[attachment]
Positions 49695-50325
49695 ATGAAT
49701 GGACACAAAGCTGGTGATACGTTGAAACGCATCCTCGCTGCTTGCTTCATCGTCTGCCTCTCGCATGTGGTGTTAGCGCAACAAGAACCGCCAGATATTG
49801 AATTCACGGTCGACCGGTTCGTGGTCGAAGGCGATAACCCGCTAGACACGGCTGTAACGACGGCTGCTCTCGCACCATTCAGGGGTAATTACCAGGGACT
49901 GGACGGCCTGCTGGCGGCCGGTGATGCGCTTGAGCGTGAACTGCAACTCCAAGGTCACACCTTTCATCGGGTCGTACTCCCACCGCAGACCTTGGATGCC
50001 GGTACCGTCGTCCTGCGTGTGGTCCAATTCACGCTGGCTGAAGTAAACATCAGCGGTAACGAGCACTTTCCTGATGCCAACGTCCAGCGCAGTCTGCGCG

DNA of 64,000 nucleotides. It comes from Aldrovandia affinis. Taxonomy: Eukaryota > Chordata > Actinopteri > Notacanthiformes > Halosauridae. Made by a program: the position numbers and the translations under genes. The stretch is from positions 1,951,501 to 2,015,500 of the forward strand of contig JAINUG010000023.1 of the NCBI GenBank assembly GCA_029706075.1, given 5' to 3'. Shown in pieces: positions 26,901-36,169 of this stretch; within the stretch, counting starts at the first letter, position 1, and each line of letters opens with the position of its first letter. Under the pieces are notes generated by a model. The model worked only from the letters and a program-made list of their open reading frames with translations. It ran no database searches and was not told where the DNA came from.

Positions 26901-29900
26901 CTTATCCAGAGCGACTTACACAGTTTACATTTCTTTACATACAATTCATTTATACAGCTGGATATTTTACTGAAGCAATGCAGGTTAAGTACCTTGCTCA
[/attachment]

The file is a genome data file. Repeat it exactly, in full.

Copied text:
Positions 49695-50325
49695 ATGAAT
49701 GGACACAAAGCTGGTGATACGTTGAAACGCATCCTCGCTGCTTGCTTCATCGTCTGCCTCTCGCATGTGGTGTTAGCGCAACAAGAACCGCCAGATATTG
49801 AATTCACGGTCGACCGGTTCGTGGTCGAAGGCGATAACCCGCTAGACACGGCTGTAACGACGGCTGCTCTCGCACCATTCAGGGGTAATTACCAGGGACT
49901 GGACGGCCTGCTGGCGGCCGGTGATGCGCTTGAGCGTGAACTGCAACTCCAAGGTCACACCTTTCATCGGGTCGTACTCCCACCGCAGACCTTGGATGCC
50001 GGTACCGTCGTCCTGCGTGTGGTCCAATTCACGCTGGCTGAAGTAAACATCAGCGGTAACGAGCACTTTCCTGATGCCAACGTCCAGCGCAGTCTGCGCG

DNA of 64,000 nucleotides. It comes from Aldrovandia affinis. Taxonomy: Eukaryota > Chordata > Actinopteri > Notacanthiformes > Halosauridae. Made by a program: the position numbers and the translations under genes. The stretch is from positions 1,951,501 to 2,015,500 of the forward strand of contig JAINUG010000023.1 of the NCBI GenBank assembly GCA_029706075.1, given 5' to 3'. Shown in pieces: positions 26,901-36,169 of this stretch; within the stretch, counting starts at the first letter, position 1, and each line of letters opens with the position of its first letter. Under the pieces are notes generated by a model. The model worked only from the letters and a program-made list of their open reading frames with translations. It ran no database searches and was not told where the DNA came from.

Positions 26901-29900
26901 CTTATCCAGAGCGACTTACACAGTTTACATTTCTTTACATACAATTCATTTATACAGCTGGATATTTTACTGAAGCAATGCAGGTTAAGTACCTTGCTCA